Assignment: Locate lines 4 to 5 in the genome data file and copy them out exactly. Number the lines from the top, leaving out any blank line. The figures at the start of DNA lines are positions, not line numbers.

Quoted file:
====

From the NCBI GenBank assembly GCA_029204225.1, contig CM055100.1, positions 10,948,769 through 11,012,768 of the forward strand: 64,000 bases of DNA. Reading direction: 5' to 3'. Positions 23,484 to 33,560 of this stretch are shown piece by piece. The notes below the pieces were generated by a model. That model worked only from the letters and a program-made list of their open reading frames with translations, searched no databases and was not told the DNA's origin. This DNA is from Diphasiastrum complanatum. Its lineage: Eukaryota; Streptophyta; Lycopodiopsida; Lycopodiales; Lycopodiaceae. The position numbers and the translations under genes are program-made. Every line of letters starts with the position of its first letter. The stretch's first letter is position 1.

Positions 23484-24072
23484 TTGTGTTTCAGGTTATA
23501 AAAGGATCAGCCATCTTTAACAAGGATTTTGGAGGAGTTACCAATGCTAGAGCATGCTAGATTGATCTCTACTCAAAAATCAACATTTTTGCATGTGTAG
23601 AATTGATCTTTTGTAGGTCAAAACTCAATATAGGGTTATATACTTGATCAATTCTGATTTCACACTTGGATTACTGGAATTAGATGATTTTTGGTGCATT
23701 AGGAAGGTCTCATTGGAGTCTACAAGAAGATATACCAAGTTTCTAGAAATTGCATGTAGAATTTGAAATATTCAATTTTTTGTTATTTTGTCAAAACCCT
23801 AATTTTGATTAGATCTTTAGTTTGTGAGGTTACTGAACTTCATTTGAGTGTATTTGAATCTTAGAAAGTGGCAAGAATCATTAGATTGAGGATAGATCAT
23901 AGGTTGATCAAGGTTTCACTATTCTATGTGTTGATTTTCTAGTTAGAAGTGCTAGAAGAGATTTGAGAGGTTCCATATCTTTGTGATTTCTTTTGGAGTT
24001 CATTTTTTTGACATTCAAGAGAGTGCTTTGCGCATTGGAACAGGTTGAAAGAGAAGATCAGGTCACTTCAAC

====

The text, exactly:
23501 AAAGGATCAGCCATCTTTAACAAGGATTTTGGAGGAGTTACCAATGCTAGAGCATGCTAGATTGATCTCTACTCAAAAATCAACATTTTTGCATGTGTAG
23601 AATTGATCTTTTGTAGGTCAAAACTCAATATAGGGTTATATACTTGATCAATTCTGATTTCACACTTGGATTACTGGAATTAGATGATTTTTGGTGCATT